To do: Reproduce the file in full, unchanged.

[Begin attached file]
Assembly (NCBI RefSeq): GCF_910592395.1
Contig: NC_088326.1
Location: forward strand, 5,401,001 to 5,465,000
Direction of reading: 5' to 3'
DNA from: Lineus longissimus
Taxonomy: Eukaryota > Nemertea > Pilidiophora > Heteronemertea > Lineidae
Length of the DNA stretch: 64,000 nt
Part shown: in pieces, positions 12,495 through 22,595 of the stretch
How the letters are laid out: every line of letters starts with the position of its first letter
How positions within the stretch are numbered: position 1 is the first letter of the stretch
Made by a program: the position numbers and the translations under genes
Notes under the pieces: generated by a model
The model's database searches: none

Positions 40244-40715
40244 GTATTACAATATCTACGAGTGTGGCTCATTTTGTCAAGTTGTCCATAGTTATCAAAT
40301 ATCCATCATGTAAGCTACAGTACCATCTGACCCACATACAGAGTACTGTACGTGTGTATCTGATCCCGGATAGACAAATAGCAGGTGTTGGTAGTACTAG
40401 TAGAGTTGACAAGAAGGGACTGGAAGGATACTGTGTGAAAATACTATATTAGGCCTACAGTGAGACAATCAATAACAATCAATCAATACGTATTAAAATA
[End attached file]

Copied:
Assembly (NCBI RefSeq): GCF_910592395.1
Contig: NC_088326.1
Location: forward strand, 5,401,001 to 5,465,000
Direction of reading: 5' to 3'
DNA from: Lineus longissimus
Taxonomy: Eukaryota > Nemertea > Pilidiophora > Heteronemertea > Lineidae
Length of the DNA stretch: 64,000 nt
Part shown: in pieces, positions 12,495 through 22,595 of the stretch
How the letters are laid out: every line of letters starts with the position of its first letter
How positions within the stretch are numbered: position 1 is the first letter of the stretch
Made by a program: the position numbers and the translations under genes
Notes under the pieces: generated by a model
The model's database searches: none

Positions 40244-40715
40244 GTATTACAATATCTACGAGTGTGGCTCATTTTGTCAAGTTGTCCATAGTTATCAAAT
40301 ATCCATCATGTAAGCTACAGTACCATCTGACCCACATACAGAGTACTGTACGTGTGTATCTGATCCCGGATAGACAAATAGCAGGTGTTGGTAGTACTAG
40401 TAGAGTTGACAAGAAGGGACTGGAAGGATACTGTGTGAAAATACTATATTAGGCCTACAGTGAGACAATCAATAACAATCAATCAATACGTATTAAAATA